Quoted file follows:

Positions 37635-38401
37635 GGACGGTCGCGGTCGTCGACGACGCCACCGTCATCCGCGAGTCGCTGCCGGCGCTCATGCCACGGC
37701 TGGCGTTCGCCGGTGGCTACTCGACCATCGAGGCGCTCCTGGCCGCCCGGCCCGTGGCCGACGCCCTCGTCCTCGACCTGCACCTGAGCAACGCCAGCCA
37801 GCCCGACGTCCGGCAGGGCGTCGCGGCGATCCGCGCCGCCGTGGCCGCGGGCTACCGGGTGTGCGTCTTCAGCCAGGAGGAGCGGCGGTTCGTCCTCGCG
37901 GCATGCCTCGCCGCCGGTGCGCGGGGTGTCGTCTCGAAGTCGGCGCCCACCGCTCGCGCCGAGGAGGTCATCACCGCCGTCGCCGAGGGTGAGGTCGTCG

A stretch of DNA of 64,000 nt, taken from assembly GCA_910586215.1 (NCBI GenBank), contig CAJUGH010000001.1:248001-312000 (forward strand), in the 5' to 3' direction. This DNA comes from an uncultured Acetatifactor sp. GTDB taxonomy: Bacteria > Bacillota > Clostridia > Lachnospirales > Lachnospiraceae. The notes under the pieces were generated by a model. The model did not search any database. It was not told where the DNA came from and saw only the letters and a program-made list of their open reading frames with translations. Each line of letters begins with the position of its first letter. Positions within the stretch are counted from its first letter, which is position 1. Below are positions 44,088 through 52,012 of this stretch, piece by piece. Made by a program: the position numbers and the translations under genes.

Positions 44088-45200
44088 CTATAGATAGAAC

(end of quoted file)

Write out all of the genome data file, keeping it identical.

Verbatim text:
Positions 37635-38401
37635 GGACGGTCGCGGTCGTCGACGACGCCACCGTCATCCGCGAGTCGCTGCCGGCGCTCATGCCACGGC
37701 TGGCGTTCGCCGGTGGCTACTCGACCATCGAGGCGCTCCTGGCCGCCCGGCCCGTGGCCGACGCCCTCGTCCTCGACCTGCACCTGAGCAACGCCAGCCA
37801 GCCCGACGTCCGGCAGGGCGTCGCGGCGATCCGCGCCGCCGTGGCCGCGGGCTACCGGGTGTGCGTCTTCAGCCAGGAGGAGCGGCGGTTCGTCCTCGCG
37901 GCATGCCTCGCCGCCGGTGCGCGGGGTGTCGTCTCGAAGTCGGCGCCCACCGCTCGCGCCGAGGAGGTCATCACCGCCGTCGCCGAGGGTGAGGTCGTCG

A stretch of DNA of 64,000 nt, taken from assembly GCA_910586215.1 (NCBI GenBank), contig CAJUGH010000001.1:248001-312000 (forward strand), in the 5' to 3' direction. This DNA comes from an uncultured Acetatifactor sp. GTDB taxonomy: Bacteria > Bacillota > Clostridia > Lachnospirales > Lachnospiraceae. The notes under the pieces were generated by a model. The model did not search any database. It was not told where the DNA came from and saw only the letters and a program-made list of their open reading frames with translations. Each line of letters begins with the position of its first letter. Positions within the stretch are counted from its first letter, which is position 1. Below are positions 44,088 through 52,012 of this stretch, piece by piece. Made by a program: the position numbers and the translations under genes.

Positions 44088-45200
44088 CTATAGATAGAAC